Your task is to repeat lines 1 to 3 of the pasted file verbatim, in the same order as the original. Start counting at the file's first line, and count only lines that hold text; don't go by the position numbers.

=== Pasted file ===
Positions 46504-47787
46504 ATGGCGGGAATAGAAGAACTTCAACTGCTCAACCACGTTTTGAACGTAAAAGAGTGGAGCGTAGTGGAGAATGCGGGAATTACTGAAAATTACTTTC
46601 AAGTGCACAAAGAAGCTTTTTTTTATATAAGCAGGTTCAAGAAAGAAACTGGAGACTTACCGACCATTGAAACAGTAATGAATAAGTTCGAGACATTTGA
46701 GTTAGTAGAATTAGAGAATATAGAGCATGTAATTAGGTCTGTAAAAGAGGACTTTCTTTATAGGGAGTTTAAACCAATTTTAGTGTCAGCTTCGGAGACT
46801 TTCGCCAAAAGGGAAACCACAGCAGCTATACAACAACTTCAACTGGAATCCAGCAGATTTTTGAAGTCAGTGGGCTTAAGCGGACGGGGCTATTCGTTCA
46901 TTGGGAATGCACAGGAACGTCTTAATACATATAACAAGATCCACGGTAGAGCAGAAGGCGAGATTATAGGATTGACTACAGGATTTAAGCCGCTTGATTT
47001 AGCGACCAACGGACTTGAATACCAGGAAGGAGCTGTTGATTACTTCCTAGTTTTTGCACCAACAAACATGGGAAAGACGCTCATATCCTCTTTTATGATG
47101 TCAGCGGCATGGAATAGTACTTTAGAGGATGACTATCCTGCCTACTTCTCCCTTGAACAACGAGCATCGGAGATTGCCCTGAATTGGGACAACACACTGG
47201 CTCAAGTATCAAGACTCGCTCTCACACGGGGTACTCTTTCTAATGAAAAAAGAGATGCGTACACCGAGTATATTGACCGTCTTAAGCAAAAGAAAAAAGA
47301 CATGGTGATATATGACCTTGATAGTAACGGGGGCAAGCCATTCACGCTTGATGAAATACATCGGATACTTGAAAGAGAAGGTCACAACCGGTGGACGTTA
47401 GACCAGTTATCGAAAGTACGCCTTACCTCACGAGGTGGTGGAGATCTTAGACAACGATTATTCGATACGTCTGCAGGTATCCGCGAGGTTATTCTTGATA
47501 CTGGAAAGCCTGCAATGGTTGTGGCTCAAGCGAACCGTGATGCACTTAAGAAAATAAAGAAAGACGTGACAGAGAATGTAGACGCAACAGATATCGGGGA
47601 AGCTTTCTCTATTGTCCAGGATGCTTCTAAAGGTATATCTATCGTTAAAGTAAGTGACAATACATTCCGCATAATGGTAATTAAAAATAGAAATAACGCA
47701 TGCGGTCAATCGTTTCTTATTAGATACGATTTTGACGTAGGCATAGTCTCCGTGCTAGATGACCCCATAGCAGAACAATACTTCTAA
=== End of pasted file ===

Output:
Positions 46504-47787
46504 ATGGCGGGAATAGAAGAACTTCAACTGCTCAACCACGTTTTGAACGTAAAAGAGTGGAGCGTAGTGGAGAATGCGGGAATTACTGAAAATTACTTTC
46601 AAGTGCACAAAGAAGCTTTTTTTTATATAAGCAGGTTCAAGAAAGAAACTGGAGACTTACCGACCATTGAAACAGTAATGAATAAGTTCGAGACATTTGA